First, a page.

Humans of Ateneo
Humans of Ateneo is a project of the Sanggunian: Commission on Mental Health that aims to share the different stories of resilience among the Ateneo Loyola Schools community in order to inspire the student body.
It was my fear to lose my boyfriend, and when it finally happened, I got diagnosed with Major Depressive Disorder. He was my hero, and I admired him so much. Losing him was gradual: there were signs I saw. For the first six months, we were inseparable. We were each other’s best friends, and we spent almost every day together. Then, out of nowhere, it faded. Spending every day together became too much for him. To this day, I still don’t know what triggered it. All I know is that after the honeymoon period, he somehow lost feelings. He had a lot of female friends, and it bothered me that he put more attention to them, and he wanted to spend time with them alone without me. Well, they were my friends too but he somehow didn’t want me there. The more he pushed away, the more I came on to him. The absence of reassurance made me depressed, and one day, I was stuck in bed unable to get up. My friend had to call me and help me get up from bed, and he brought me to the guidance counselor.
One day, [my boyfriend] shoved me in the face. It was at Perfy’s, and all my friends saw it. I guess it was because he was so angry that we spent so much time together. Sometimes, he would also grab my arm really hard and one time, he pulled my backpack in Gonzaga, which made me freeze in fear. Then, I was so shocked that he wanted a break from the relationship to fix himself. That broke me: I cut classes the whole week and I felt depressed, but I didn’t let go. I stayed for another six months.
Time and time again, he would emotionally abuse me, telling me that I’ll never find someone nice enough to make effort like he did, or that he hopes the next guy can “handle my crazy”. It became a cycle: one moment, he gets angry at me then the next, he’d be so sweet and so ma-effort. When you love someone more than you love yourself, you fear losing him. That fear will keep you holding on to something toxic yet you do it anyway because you’re blinded by love.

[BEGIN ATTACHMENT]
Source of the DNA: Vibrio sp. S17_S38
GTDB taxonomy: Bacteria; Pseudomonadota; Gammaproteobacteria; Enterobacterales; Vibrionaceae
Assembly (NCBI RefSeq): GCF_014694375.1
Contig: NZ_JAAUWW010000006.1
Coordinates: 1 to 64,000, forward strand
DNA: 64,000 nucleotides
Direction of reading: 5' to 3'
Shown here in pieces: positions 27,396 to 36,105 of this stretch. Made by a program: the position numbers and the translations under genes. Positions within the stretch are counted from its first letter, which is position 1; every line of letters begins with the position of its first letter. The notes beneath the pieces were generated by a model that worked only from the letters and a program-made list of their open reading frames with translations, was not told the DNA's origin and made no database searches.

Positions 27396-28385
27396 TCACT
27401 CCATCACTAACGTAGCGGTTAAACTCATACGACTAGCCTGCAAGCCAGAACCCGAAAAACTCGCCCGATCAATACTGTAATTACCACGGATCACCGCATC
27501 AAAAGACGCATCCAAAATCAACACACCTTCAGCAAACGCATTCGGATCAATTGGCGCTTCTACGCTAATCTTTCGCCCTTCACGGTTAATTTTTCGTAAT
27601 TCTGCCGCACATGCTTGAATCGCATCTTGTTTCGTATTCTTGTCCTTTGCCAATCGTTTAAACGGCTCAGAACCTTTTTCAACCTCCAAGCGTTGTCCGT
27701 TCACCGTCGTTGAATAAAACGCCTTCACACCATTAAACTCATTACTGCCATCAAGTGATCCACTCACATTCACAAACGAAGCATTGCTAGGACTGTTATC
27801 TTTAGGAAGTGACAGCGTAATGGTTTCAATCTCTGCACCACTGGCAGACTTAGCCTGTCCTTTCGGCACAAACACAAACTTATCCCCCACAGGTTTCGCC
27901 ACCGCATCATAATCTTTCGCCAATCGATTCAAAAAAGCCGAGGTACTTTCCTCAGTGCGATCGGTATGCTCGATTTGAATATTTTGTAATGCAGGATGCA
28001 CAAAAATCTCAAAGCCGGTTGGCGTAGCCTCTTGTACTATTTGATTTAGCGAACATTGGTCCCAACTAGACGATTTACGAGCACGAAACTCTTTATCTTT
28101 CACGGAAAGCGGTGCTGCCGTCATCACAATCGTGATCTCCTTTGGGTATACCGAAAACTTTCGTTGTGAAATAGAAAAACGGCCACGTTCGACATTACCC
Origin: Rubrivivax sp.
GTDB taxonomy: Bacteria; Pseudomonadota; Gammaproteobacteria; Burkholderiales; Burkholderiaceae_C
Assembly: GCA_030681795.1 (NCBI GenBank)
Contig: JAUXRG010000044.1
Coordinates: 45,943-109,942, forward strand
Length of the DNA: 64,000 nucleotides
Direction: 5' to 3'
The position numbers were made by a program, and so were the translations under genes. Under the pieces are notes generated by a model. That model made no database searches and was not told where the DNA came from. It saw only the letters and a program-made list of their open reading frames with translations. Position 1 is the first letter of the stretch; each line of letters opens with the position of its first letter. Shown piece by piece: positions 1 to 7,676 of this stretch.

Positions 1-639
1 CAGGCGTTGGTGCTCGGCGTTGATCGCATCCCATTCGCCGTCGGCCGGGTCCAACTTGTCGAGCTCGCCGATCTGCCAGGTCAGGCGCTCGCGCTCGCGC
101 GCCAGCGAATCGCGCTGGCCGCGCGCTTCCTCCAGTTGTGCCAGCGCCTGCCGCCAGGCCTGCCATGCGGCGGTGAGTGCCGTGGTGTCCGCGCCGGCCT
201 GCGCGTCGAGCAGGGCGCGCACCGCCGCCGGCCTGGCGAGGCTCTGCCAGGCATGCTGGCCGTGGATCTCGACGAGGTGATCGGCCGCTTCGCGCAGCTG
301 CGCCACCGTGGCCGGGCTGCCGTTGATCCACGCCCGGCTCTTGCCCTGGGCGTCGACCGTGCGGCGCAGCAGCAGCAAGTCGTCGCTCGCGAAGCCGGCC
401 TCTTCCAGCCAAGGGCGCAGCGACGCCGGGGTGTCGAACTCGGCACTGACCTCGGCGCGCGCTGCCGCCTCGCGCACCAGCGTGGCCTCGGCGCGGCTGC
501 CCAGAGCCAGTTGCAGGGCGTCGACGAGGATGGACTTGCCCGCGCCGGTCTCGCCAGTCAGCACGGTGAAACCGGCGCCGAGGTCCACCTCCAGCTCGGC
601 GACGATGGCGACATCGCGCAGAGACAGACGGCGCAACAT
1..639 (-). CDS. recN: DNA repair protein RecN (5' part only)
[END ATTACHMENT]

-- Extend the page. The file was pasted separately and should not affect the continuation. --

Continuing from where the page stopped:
This is my side of the story, my truth, the truth that people attacked me for speaking about. I lost a lot of friends talking about this on social media without naming him. I talk about this, because I want people to understand why battered women stay. I want them to understand that things like this happen, yet we don’t talk about it. People hide behind closed quarters and let their loved ones abuse them. I can’t lie, I still love him. I’m sure he still knows that. I love him so much that a part of me is happy that he’s now living a life of redemption. I just get hurt that it was so easy for him to let me go.
People think that when you’re vulnerable, it makes you weak. When you say what you feel in public, it makes you weak. But, I don’t believe it. I think in fact, it makes you strong. Being vulnerable means you’re strong enough to risk being hurt. It takes a certain amount of courage to jump and risk it all. I just hope all of you can love yourself while loving another. Know what’s good for you. Know what can damage you. Know what’s worth letting go, and what’s worth staying for. I hope the world can speak up too, I hope everyone is not afraid to speak their truth.